Early Sunday morning, two men, 40 and 41, were shot after sitting on a porch with friends around 1 a.m. in the Logan Square neighborhood on the Northwest Side, Chicago police said.
Shooting at high school football game a ‘targeted act,’ deputies say
FORT LAUDERDALE, Fla. — Deputies say there were two shooters behind the gunfire that erupted at a Friday night high school football game in Wellington — and that at least one of the victims was targeted by the gunmen.
“This was not a result of a current altercation or a random act of violence,” said Teri Barbera, spokeswoman for the Palm Beach Sheriff’s Office. “This was not a random act of violence and had no bearing on the Palm Beach Central or William T. Dwyer High Schools, students, faculty and/or staff.”
One shooter was described as being in his late teens to early 20s. He is 6 foot tall and weighs about 170 pounds. He was wearing a baggy white T-shirt and armed with a black handgun. There was no description for the second shooter.
The victims are a 39-year-old man, who is in stable condition; and a 29-year-old man in critical but stable condition. Both are from the West Palm Beach area.
“The investigation is very active and ongoing,” Ms. Barbera added.
Authorities emphasized that the incident has no bearing on school safety.
“This is not a school shooting,” Ms. Barbera said.
Still students, parents and high school staff rattled by the gunfire were offered counseling Saturday, as the Palm Beach County Sheriff’s Office and school district police continue their search for the shooters.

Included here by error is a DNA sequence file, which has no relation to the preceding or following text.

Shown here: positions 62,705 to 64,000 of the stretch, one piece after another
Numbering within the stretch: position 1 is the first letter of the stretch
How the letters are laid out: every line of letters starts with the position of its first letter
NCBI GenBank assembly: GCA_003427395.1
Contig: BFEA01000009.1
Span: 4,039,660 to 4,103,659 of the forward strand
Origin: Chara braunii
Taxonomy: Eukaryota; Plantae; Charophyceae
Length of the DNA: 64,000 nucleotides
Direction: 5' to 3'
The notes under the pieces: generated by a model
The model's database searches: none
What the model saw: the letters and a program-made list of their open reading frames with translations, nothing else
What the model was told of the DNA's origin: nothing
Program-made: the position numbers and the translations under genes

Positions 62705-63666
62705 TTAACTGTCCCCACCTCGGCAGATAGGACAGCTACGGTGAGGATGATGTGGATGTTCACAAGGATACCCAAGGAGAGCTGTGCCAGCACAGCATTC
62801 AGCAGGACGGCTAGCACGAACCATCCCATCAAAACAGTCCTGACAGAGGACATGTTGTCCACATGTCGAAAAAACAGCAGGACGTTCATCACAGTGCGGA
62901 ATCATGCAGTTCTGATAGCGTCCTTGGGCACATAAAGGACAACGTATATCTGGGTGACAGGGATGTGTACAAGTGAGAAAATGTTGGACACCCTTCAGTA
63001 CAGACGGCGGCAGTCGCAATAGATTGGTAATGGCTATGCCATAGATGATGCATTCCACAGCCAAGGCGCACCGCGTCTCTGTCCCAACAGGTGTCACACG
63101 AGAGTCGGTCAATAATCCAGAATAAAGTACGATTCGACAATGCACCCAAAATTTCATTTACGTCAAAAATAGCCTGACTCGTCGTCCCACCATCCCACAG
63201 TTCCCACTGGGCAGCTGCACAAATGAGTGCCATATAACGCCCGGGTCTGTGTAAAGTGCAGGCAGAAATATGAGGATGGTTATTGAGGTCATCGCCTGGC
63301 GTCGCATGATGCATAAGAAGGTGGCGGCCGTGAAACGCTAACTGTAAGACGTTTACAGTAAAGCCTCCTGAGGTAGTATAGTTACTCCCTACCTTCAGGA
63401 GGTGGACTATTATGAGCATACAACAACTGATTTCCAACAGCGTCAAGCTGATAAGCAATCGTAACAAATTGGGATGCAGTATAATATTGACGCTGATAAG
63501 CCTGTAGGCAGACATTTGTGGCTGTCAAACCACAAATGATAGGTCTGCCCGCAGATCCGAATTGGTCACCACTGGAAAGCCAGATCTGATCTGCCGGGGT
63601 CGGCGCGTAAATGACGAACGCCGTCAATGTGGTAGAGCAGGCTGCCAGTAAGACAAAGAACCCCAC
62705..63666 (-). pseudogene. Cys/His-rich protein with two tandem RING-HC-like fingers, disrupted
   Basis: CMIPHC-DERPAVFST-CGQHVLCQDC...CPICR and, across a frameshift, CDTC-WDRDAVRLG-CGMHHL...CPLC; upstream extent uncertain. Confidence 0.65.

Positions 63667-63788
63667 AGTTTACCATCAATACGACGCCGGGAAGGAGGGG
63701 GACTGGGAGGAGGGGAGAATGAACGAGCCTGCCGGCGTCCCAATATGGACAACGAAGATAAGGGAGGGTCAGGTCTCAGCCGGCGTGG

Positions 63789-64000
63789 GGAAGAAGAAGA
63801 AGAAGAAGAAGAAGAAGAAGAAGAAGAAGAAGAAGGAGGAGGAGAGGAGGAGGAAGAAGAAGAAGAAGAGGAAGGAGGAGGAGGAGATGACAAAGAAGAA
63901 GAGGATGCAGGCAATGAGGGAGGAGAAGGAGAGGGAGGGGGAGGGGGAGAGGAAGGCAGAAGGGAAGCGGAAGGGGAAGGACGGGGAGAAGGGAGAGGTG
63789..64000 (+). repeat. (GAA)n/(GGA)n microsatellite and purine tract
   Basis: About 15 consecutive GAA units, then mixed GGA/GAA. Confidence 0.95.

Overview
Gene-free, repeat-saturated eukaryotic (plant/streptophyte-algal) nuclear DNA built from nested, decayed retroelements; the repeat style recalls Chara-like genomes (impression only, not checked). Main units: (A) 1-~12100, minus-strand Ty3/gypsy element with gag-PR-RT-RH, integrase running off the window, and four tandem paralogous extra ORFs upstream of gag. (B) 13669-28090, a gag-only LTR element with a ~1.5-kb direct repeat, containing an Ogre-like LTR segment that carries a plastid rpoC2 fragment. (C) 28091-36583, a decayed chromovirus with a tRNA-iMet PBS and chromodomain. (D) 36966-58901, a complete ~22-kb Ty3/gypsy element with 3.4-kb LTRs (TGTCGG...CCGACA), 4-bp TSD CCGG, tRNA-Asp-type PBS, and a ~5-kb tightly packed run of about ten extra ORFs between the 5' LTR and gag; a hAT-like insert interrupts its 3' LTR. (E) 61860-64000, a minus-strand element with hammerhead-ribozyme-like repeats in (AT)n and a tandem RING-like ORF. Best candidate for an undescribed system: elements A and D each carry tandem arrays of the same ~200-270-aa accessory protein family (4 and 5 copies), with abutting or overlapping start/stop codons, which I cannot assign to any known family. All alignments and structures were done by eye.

1 of 3 suspects in Camden County police ambush now in custody
Camden County police have caught one break in their pursuit of three young men who stand accused of shooting two detectives in an unmarked police cruiser earlier this month.
Juan Figueroa, 20, was arrested Saturday night in Gloucester City, N.J., according to Camden County police Chief Scott Thomson. The development came just a day after authorities identified Mr. Figueroa and two others, Alexander DeJesus and Ammar Hall, as the suspects in the brazen Aug. 7 shooting, which coincided with National Night Out.
Chief Thomson encouraged Mr. DeJesus, 19, of Philadelphia and Mr. Hall, 26, of Camden to surrender peacefully. A $60,000 reward is still being offered in exchange for information that leads to their arrests.
Authorities have said the three men were in a white van when they pulled behind the detectives, who were sitting in their car while they worked a surveillance detail in Camden’s Bergen Square neighborhood. Two of the men stepped out of the van and fired 10 to 25 rounds from semiautomatic weapons at the detectives in just seven seconds in what appeared to be an unprovoked attack.
The detectives, whose names have not been released, were wounded, but one managed to return fire as the suspects fled. Both detectives were treated for their injuries at a local hospital and released.